Operation Shifting Tides introduces two exciting operators to Rainbow Six Siege, but the biggest change hitting the game is the inclusion of the new limb penetration system.
Ubisoft released a dev blog this morning that takes a deep dive into the massive change coming to the main game with the launch of Operation Shifting Tides. Limb penetration has always been somewhat of a touchy subject within the community. There are copious instances of players setting up solid entries with stun grenades only to be denied the all-important headshot because of the enemy player going through an animation that causes the character model to cover the hitbox of their head. These are the moments of Siege that may cause some keycaps to go flying. Ubisoft is remedying the issue with its new limb penetration system, though.
The developer “aims to increase the lethality of shots and provide guidance on where a bullet should land,” according to the post. The lack of bullet penetration has led to the misconception of poor hit registration (hit reg). In Siege, every single bullet counts. This is a game that has a one-shot headshot mechanic, so if it looks like a bullet should be hitting but doesn’t, then it looks like egregiously bad hit reg. In the case of limb penetration, this is a common occurrence.
Ubisoft is handling the new system by laying out penetration categories. The categories are labeled No Penetration, Simple Penetration, and Full Penetration. Each category is informed by weapon type. For instance, most shotguns and secondary machine pistols will fall under the No Penetration category, which makes sense considering the power of the other types of weapons in the game.
Simple Penetration will include assault rifles, primary SMGs, LMGs, pistols, and revolvers. This seems to be the category that will have the biggest impact since it covers the widest range of weapons. Simple Penetration ensures that “a shot that connects with a body part will then potentially hit another body part behind the first hit appendage of the same Operator,” according to Ubisoft. The aforementioned example of the stun animation denying a player a headshot is exactly what Simple Penetration will cover. There’s no chance of the bullet hitting a third area of the body or passing through one body to damage another, according to Ubisoft.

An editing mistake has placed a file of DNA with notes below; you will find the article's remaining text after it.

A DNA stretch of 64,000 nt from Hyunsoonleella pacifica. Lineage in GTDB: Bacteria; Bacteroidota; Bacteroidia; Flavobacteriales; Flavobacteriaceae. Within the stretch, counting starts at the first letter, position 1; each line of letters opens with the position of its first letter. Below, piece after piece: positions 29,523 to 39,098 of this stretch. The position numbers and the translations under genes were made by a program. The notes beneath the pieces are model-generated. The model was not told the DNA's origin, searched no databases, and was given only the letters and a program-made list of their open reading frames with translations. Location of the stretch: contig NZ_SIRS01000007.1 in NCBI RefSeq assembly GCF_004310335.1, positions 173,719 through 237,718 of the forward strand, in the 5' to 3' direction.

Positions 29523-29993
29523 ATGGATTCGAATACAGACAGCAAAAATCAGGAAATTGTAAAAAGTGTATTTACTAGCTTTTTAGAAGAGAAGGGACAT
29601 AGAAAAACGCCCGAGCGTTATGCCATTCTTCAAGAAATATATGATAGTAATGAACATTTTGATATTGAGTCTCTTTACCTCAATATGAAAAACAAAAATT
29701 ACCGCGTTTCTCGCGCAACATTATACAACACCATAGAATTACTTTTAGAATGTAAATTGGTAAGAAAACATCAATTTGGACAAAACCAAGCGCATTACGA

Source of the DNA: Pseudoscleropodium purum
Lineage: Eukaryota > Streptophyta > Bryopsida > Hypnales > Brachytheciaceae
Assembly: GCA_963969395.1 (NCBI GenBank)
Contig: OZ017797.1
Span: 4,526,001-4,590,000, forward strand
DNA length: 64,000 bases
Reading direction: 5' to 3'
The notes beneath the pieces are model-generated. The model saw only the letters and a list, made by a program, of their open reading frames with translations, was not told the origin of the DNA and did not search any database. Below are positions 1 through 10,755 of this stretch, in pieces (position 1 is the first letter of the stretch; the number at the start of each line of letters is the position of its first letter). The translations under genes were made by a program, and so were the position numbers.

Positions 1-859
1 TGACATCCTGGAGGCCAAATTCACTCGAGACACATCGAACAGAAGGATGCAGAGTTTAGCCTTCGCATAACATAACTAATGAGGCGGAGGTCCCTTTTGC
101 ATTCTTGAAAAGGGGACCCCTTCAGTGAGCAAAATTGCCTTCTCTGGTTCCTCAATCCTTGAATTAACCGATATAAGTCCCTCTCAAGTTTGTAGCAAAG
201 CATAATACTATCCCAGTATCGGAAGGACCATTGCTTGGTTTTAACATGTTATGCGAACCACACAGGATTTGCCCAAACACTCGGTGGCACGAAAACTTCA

Full Penetration is more or less what it sounds like. This is the most limited category and will include select marksman and sniper rifles. These weapons will be capable of fully penetrating one body to deal 70 percent of the initial damage to the second body. Full Penetration abides by the same damage modifier ruleset as Simple Penetration.
Damage modifiers will play a key role in deciding how much damage is dealt when a bullet penetrates through an enemy’s limb or body depending on the penetration category. If a player is shot in the hand blocking the face, for example, then the damage dealt will be that of a headshot. Higher modifiers will always take priority over the lower.
Armor rating is also a factor in deciding how much initial damage is dealt to the limb in a bullet penetration scenario. Ubisoft said that one-armors will take full damage, two-armors will take 10 percent less, and three-armors take 20 percent less.
It looks like Ubisoft may have a winner on its hands with these new changes. Not hitting headshots because there was previously no real bullet penetration system was a frustrating experience for many players, so this should help in terms of comfort and the perceived “fairness” of the game. These changes may also help temper the negative perception of Siege’s hit reg overall.
Operation Shifting Tides is live now on the Test Server and players are encouraged to share feedback and any bug or glitches they may encounter. For more information on the new limb penetration system coming to Rainbow Six Siege, fans can visit the official site here.